Another State to End Low Income Child Health Program Due to Lack of Funding

Another State to End Low Income Child Health Program Due to Lack of Funding

In a new report from The Hill, Connecticut has announced it will be ending its low and middle-income health care program for children at the end of this year, on January 31st.

CHIP to end in another state

The announcement, made on the official state website, states:

“Unfortunately, federal funding for the Children’s Health Insurance Program (CHIP), known in Connecticut as HUSKY B, ended on September 30, 2017, because Congress failed to take action to extend the program. Connecticut has been able to continue offering HUSKY B beyond that date by using leftover federal funding. However, these funds are expected to run out on January 31, 2018.

As a result, we must plan to close the HUSKY B program. Unless additional federal funding becomes available, HUSKY B services and coverage for eligible children and teenagers will end on January 31, 2018.”

The Republican-controlled Congress allowed the Children’s Health Insurance Program (CHIP), a popular and normally bi-partisan program which covers 9 million low and middle-income kids, to lapse in September. Both the House and the Senate have drafted bills to extend CHIP, but the House version contains steep and contentious offsets to both the Affordable Care Act and Medicare — both non-starters for the Democrats. This has left the bills in limbo.  In many states, CHIP is surviving only on rapidly depleting reserve funding.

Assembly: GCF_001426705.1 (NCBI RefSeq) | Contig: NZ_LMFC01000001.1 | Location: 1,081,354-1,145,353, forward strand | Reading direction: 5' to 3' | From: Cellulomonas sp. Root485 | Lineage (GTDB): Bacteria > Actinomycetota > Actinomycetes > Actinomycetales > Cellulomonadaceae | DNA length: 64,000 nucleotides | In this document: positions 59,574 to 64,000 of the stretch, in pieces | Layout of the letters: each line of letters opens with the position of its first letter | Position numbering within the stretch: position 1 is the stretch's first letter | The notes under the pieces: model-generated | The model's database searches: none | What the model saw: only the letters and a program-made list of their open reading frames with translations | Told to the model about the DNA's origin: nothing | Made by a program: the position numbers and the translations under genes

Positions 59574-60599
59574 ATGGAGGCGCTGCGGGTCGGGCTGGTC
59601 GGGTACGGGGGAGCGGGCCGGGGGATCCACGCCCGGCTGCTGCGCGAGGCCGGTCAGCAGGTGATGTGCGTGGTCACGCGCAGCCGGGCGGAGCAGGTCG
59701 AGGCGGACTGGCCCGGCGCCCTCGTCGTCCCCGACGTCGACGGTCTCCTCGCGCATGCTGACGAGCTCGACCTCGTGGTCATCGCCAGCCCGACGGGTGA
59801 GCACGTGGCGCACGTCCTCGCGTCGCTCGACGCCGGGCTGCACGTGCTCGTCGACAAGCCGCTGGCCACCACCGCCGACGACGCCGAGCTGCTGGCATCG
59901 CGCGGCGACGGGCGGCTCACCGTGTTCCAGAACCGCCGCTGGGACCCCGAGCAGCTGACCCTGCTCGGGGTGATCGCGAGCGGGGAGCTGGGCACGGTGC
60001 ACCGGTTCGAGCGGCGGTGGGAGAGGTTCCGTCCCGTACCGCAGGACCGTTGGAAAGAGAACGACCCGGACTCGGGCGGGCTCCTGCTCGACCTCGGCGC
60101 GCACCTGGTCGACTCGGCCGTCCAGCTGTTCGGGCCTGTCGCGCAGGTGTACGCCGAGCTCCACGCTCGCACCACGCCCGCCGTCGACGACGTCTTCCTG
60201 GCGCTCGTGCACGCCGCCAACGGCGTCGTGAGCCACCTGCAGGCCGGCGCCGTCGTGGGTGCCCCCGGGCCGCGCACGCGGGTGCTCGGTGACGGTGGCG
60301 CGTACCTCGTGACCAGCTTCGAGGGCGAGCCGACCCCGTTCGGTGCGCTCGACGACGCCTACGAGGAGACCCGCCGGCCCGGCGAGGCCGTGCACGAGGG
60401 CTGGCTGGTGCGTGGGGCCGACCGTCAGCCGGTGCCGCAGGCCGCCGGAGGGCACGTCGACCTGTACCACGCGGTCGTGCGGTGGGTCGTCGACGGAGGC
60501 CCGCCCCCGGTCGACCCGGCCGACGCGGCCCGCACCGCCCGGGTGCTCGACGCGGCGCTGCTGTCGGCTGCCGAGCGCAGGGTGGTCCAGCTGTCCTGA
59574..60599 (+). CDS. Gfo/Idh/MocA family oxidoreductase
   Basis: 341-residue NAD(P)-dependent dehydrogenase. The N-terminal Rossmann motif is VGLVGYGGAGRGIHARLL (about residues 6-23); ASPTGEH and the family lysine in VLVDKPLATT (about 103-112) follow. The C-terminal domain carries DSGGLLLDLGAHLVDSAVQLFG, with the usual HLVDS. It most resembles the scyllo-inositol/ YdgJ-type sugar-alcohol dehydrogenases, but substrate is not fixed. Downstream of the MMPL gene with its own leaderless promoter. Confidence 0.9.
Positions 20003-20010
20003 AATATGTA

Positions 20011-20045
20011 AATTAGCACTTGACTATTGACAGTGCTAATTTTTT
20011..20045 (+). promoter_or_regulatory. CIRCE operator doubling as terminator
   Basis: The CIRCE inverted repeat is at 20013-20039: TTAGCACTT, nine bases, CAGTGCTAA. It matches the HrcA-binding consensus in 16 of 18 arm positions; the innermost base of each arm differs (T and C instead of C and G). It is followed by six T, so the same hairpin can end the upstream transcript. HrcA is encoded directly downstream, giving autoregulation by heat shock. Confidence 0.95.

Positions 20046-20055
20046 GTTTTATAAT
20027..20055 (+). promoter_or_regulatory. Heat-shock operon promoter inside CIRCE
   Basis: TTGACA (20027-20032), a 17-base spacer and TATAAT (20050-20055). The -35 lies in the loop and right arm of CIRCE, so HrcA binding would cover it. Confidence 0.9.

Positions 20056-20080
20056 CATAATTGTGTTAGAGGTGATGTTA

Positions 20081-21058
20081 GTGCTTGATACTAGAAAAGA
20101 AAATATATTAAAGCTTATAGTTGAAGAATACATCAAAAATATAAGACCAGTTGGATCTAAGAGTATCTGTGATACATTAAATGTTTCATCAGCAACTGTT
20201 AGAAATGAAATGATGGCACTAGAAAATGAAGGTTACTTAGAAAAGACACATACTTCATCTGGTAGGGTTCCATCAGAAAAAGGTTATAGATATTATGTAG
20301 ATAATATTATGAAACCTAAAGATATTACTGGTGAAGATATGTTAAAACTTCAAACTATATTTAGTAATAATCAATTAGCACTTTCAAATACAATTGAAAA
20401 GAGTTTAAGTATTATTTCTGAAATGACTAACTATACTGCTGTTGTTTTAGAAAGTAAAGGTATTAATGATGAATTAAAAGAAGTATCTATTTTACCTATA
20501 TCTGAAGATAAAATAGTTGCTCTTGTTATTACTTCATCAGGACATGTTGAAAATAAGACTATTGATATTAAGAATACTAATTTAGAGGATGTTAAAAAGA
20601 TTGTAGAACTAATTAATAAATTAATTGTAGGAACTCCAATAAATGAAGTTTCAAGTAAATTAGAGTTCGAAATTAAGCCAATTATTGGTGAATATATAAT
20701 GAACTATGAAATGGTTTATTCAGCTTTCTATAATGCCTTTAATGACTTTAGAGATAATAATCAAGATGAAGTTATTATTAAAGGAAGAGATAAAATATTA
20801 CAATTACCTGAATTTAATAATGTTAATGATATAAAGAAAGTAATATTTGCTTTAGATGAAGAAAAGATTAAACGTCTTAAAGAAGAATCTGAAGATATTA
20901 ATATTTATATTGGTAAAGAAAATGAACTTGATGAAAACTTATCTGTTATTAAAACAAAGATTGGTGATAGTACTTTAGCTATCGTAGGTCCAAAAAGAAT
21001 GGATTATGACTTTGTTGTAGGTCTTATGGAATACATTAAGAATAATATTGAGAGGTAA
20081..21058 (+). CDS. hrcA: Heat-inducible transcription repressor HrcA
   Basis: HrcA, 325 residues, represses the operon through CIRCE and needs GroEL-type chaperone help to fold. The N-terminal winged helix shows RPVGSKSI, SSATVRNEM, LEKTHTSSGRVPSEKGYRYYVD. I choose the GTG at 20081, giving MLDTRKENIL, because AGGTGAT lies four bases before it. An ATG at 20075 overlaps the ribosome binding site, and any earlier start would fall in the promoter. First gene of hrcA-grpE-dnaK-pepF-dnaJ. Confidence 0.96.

RELATED: New Report: GOP’s Latest Tax Bill Is A Sneaky Bait & Switch Plan To Rip-Off Low Income Workers

Connecticut is not the first state to feel the impact of the lack of funding. Colorado has already made a similar announcement, also ending the program on January 31st. Additionally, Alabama plans to freeze enrollment at the start of the new year.

Photo by Mario Tama/Getty Images

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James is a Co-founder and the Managing Editor of Reverb Press. A long-time activist, he is a Teamster, an agitator, a semi-retired indie rock bass player, a surfer, and a student of life. He hurls epithets with reckless abandon and uses the term “dude” as a non-gender specific term with great frequency.